Tuesday, December 18, 2007
I don't think I ever owned a calendar, much less a planner. I have no idea how I got through college without missing assignments, exams, whatever. I don't remember having a date book until I was in my 30s and I started a job where they made you take a Franklin Covey seminar. I hate Franklin Covey. I hate his bulky planners and his goal charts and the stupid seminars. But I was sucked into the world of planners. I've carried a lot of them, and written in appointments. Unfortunately, I usually forget to look at them.
My coping mechanisms consisted mostly of letting someone else take care of the important stuff at home and never committing to anything that required a due date. And then along came kids, and suddenly there were doctors and dentists, and then specialists and day care providers and forms and charts and a mountain of bills, statements, applications, laundry, toys, diaper bags, commutes. Now, after seven years of motherhood, I am going to admit that I have lost it and probably never had it. I regularly misplace papers. I forget doctor appointments. Sometimes I show up at appointments on the wrong day. I can start on one project and somehow end up researching the name of that obscure actor in movie x. I've written checks off the wrong account. I can forget what you are saying while you are talking to me, because my mind snagged on one of your words and that reminded me that I have to remember to not forget to pick up the dry-cleaning. I write notes to myself on my hands in Sharpie. I forget to reorder prescriptions before I hit the last pill, at which point I notice that the label says "No More Refills." The flip side is that I can become so obsessed with a project that I don't notice the laundry or the dishes, or how very late it is getting. It seems perfectly reasonable that I can pack three lunches, clean the kitchen, load the dishwasher and finally fold the laundry at eleven pm. Even though I've never been a great homemaker, I've always managed to hold it together at work, but not now. I've always been great at ideas and lousy at follow-through, but now I feel like a gibbering idiot in a cubicle.
Our life only runs smoothly because of Dear Husband. He pays the bills and realizes that if we are going on a trip on the 11th, certain preparations need to start on the 5th. When I hedge, he is decisive. When I dawdle, he keeps me on track.
So, Adderall, let's see what you can do.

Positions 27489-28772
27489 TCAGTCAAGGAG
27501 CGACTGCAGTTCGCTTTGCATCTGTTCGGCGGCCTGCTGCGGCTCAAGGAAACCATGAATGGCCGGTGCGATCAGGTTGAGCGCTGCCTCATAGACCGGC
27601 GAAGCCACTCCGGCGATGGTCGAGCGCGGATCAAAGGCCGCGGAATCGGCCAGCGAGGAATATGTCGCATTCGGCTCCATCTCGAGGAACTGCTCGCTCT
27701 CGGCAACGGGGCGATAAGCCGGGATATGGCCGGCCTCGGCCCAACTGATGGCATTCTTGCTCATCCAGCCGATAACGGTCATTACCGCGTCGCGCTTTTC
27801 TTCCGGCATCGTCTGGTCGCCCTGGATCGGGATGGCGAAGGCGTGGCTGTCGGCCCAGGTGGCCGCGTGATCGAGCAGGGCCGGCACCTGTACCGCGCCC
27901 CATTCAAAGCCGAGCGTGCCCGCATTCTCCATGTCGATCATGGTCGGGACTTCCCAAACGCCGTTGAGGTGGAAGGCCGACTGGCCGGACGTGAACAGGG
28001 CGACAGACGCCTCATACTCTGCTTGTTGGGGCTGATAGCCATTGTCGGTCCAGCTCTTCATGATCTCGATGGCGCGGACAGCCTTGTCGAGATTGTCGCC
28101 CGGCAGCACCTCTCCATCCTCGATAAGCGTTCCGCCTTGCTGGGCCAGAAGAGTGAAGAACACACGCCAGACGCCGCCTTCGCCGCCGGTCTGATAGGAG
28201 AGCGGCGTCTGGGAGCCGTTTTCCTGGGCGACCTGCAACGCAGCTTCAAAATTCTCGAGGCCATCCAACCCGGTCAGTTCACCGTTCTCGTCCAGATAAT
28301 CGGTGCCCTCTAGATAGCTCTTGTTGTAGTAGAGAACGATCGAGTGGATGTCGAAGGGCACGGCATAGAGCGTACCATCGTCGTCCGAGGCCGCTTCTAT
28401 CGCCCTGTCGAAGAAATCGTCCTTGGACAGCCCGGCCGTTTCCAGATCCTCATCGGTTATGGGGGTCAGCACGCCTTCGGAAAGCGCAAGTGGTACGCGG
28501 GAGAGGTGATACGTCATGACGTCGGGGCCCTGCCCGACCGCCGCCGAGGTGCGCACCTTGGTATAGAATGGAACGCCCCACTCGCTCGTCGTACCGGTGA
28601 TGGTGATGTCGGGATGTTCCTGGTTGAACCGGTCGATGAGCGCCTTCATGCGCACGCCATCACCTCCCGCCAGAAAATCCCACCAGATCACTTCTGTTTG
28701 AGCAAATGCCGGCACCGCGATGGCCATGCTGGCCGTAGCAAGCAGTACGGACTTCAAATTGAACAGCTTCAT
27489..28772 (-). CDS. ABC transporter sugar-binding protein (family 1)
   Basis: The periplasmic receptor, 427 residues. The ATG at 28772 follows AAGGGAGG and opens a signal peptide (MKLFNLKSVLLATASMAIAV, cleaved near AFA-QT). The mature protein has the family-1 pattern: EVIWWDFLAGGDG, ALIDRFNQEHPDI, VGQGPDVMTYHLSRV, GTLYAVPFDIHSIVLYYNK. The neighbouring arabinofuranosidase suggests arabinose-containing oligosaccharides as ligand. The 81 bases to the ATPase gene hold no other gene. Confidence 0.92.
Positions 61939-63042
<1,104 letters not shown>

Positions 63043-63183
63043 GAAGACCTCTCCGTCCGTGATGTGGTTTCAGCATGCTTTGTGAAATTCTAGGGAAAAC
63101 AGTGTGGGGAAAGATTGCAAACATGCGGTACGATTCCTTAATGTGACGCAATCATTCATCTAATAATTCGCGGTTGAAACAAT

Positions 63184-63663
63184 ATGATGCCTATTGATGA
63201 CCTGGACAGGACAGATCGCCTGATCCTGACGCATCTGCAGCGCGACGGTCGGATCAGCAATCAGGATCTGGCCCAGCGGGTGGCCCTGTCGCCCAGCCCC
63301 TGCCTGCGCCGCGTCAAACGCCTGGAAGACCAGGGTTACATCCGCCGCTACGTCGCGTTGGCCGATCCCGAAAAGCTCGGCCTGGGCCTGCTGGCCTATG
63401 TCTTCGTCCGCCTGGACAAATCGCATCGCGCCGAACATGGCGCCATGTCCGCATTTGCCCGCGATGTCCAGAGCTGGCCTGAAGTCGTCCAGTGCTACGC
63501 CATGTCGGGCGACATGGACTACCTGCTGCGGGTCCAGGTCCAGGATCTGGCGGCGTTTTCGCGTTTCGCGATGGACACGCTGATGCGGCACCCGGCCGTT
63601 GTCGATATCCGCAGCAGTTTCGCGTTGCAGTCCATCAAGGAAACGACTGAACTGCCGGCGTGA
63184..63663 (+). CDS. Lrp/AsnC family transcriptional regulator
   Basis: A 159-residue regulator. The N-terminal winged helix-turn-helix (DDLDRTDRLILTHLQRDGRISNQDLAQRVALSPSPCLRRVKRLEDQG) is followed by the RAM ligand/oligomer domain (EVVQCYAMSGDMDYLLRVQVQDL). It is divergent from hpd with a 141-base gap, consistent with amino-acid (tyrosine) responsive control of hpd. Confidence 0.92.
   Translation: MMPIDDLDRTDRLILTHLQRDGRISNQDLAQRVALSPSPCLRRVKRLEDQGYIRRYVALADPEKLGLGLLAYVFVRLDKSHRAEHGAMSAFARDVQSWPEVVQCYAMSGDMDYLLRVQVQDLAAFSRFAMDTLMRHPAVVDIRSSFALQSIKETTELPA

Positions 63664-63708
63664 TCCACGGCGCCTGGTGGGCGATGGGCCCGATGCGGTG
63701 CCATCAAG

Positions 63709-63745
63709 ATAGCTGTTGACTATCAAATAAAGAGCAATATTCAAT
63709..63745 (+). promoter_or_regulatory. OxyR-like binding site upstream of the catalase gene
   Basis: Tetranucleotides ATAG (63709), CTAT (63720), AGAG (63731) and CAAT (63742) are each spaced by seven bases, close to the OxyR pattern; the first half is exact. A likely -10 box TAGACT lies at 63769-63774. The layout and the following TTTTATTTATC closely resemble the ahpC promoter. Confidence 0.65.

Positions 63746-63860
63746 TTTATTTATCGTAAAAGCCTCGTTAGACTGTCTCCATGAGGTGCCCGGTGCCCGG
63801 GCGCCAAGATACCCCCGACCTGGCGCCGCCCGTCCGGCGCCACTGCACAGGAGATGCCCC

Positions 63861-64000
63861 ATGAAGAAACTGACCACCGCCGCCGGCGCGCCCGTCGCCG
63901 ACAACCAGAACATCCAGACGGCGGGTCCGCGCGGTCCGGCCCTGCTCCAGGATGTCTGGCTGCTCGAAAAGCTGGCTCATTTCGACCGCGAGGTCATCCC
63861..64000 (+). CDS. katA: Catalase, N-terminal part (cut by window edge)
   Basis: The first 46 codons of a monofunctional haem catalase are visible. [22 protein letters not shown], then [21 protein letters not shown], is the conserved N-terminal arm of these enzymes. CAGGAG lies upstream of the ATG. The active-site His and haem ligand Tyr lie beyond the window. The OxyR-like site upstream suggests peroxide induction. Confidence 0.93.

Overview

Firecracker's surger is set for February 8 and that just sucks. February 9 is her birthday. How am I going to explain surgery to her? How am I going to handle watching her handle it? Sometimes I just want to kick God's shins.
Monday, November 26, 2007
From now until Christmas work is a madhouse. I have to make cookies for two different events, purchase tea for another, and make it to both my girls' school parties and the volunteer project my office signed up for, which of course are on the same blessed day. Oh, and then there's Secret Santa presents to prepare, and my final surgery, which means hauling myself to the hospital for blood work, and then there are at least three other medical appointments and probably more if I were actually keeping up to speed.
And now if I can just fend off the impulse to try for a "perfect" Christmas. I remember the Christmases of my childhood as magical, which given my parents cannot possibly have been the case. Maybe I thought Santa was so great because he had nothing to do with my family and that gave me hope. But still I surround myself with magazines full of picture of perfectly decorated trees and tables, with attractive families trekking across the snowy fields with freshly gathered evergreen branches to put on the mantle. And there are always these suggestions for inventive ways to wrap presents. Good heavens. I was so excited that I can find gift bags and tissue paper at the dollar store that I thought surely we would no longer need to tie red raffia over hand-stamped brown paper, affixing a cookie cutter or wooden spoon, loofah, manicure set, small animal or other item to the package as a sort of lagniappe. Our presents have presents. It's presents all the way down.
I'm off to figure out how to keep the cats out of the tree, since the other day I walked in to find it lying forlornly on its side.
Monday, October 08, 2007
They fed us well at the conference. That's more important than people think. We met many nice people, very few of whom had a child diagnosed so late. Some had children with severe autism and developmental disabilities. I met one person who found out she and her sister had it after their children were diagnosed. Dear Husband joked that he was going to Home Depot to buy a blacklight (to look for the characteristic depigmented spots on the skin). We're all very fair, so it's hard to see if we have hypopigmentation.
That's all for now. I'm tired and very sad about it all. DramaQueen is feeling insecure because Firecracker gets so much attention. I feel too tired to be nice to anyone. Someone at work ticked me off royally and I thought how annoying it is that people think I should give a damn.
On a postive note, the director once again passed along some PASTE cds, and he's promised to hand on a Sufjen Stevens CD. Finally I can find out what all the fuss is about.
Thursday, September 27, 2007